One of the great ironies of the modern world is that we measure more and seem to know less. Our society is awash in statistics and data—so much so that, just as in other flooded markets, the reliability of any single statistic is challenged almost as soon as it is injected into public discourse. When it comes to data, it seems, we are too often left in the position of the unrequited lover: we desperately want some form of affirmation, and would even appreciate a clear rejection. Mostly, however, what we get is simply more information. And this is not only in the realm of our post-truth politics, replete as it is with half-truths and “alternative facts.”
This week we bring you three resources addressing our measurement dilemma: with so many powerful tools for collecting and disseminating data, how should we decide what to pay attention to?
We begin with the relationship between data, curiosity, and partisanship. Reporting for the Atlantic, Olga Khazan begins a piece called “How to Overcome Political Irrationality about Facts” with the tentative prediction that “we may have reached peak polarization.” Why? Because, when shown aerial photos of the 2009 inauguration of Barack Obama and the 2017 inauguration of Donald Trump, a full 15% of Trump voters “told the researchers there are actually more people in the photo from Trump’s inauguration—the one with the big, bare white patches that are clearly be-peopled in Obama’s photo.” The name for this, Khazan reports, is “politically motivated reasoning,” which is, finally, a form of abandoning reasoning altogether.
The solution offered by multiple studies, Khazan writes, is “an odd trait called ‘science curiosity.’” This does not mean a love for the hard sciences or skill with microscopes; it is, rather, a sense of intrigue and openness, a posture toward the world that assumes that with new knowledge, over time, one’s prior commitments can be challenged, altered, solidified, or at times, overturned altogether. As she puts it:
Curiosity seems to be the pin that bursts our partisan bubbles, allowing new and sometimes uncomfortable information to trickle in. Nothing else works like curiosity does, the authors point out—not being reflective, or good at math, or even well-educated.
Our second article encourages us to consider the ways in which human interaction can address the measurement dilemma. Writing for CityLab, well-known urbanist Richard Florida helpfully sorts the multiple uses of big data in cities. By examining the uses of data collected by internet services, local governments, and the federal Census, Florida shows the new possibilities available to policymakers in our day. Real as those possibilities may be, Florida is also clear to caution readers about the importance of human interpretation in understanding new information, as well as the need to recognize the tremendous complexity of cities—a reality that, at the street level, can belie even the best data analysis.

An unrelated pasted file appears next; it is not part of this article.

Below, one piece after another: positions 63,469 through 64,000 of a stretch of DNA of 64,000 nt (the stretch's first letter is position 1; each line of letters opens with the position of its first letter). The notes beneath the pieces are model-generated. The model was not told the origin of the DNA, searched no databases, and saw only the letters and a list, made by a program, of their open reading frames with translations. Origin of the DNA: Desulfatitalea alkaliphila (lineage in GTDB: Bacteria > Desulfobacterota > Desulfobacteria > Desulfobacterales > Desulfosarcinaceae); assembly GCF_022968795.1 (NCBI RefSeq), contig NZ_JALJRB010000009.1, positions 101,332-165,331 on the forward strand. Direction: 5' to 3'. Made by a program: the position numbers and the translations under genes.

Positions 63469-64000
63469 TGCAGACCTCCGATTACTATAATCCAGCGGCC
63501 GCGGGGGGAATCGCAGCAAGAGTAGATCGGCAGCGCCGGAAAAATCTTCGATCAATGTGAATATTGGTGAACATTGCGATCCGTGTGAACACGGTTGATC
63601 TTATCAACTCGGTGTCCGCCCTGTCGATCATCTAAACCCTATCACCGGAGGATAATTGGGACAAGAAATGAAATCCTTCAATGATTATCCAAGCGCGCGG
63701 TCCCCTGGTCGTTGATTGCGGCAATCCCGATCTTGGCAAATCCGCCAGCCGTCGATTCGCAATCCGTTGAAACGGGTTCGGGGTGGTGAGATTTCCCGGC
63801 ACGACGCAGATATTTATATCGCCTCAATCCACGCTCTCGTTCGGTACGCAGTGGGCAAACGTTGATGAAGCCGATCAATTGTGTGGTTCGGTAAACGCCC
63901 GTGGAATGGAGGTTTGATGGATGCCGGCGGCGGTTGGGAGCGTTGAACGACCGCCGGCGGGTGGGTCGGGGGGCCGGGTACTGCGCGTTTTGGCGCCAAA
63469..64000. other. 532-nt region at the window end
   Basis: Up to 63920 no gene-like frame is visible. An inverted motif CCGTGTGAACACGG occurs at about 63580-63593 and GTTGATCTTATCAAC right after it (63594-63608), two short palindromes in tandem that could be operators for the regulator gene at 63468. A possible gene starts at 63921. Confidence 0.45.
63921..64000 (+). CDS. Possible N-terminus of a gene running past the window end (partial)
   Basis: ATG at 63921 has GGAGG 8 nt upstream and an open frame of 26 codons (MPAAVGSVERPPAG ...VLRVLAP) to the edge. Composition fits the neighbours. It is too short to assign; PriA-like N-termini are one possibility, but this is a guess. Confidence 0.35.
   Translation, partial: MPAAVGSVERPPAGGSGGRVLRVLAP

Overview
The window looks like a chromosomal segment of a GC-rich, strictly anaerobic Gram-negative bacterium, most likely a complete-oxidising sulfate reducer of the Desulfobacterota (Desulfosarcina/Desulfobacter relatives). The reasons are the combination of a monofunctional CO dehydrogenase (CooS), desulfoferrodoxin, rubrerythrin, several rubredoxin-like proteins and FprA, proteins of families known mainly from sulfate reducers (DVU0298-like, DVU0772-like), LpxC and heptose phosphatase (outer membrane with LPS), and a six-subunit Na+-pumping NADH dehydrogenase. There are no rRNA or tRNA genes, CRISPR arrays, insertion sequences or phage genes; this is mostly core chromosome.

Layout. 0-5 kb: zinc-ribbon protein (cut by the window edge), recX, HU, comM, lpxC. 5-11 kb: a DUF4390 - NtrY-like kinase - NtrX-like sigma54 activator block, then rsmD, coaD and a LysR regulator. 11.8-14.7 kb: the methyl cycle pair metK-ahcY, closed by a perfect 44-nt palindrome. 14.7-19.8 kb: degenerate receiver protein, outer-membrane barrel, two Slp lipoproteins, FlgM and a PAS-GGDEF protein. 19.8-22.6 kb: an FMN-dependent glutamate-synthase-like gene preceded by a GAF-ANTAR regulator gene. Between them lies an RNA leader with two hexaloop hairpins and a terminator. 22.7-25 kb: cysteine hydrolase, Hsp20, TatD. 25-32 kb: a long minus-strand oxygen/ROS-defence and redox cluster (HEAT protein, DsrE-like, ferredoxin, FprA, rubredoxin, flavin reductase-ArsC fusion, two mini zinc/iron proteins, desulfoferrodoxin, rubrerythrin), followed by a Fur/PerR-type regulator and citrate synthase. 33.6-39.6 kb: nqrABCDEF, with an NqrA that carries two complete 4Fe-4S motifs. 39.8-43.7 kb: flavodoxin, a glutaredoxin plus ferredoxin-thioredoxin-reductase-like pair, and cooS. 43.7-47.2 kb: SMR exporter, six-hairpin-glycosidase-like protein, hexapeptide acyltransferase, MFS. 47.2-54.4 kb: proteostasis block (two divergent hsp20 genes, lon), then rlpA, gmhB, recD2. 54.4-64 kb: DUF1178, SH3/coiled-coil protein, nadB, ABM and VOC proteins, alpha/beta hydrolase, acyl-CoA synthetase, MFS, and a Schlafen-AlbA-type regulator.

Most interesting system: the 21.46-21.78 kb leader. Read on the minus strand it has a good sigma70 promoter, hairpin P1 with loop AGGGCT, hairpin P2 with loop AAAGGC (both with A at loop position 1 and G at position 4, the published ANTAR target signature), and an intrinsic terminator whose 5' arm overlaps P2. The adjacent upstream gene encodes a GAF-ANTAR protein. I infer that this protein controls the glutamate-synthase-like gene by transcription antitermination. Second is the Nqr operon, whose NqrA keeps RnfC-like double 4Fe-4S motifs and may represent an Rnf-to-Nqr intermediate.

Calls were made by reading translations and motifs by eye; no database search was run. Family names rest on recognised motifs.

In other words, big data and new data analytics are only as good as the questions we pose and theories we generate to better understand them. No matter how powerful they may be, new data sources and analytic techniques are no real substitute for nuanced human reasoning about cities.
While curiosity and human interaction are essential in addressing the measurement dilemma, the need for experts remains. And it is for this reason that Thriving Cities (whose Human Ecology Framework organizes our Culture Briefing posts) created the Indicator Explorer—an interactive online tool comprised of over 3,300 indicators from more than 100 community indicator projects around the country. This is no mere database of community indicators; it’s a powerful tool for visualizing which indicators are currently backed by the strongest academic research. It is, in other words, not just an aggregator but a sorter, a resource intended to address the challenges of measurement overload, not by abandoning measurement but by discerning who measures what well.
At this point there can be little doubt that ours is an age of measurement. We measure, rate, share, and compare nearly every feature of our daily lives. From the meals we consume with loved ones to the medical professionals that care for us in our frailty and everywhere in between, we are engaged in a near-constant quest not just for satisfaction, but for quantifiable satisfaction—some sense that an experience is not only good but demonstrably better than others available to us. It would be foolish to think this shared cultural impulse toward measurement is going away anytime soon. We can and should, however, resist the power of the measurement dilemma by keeping curiosity alive and seeking out wise forms of measurement, which is precisely what tools like the Indicator Explorer are designed to achieve.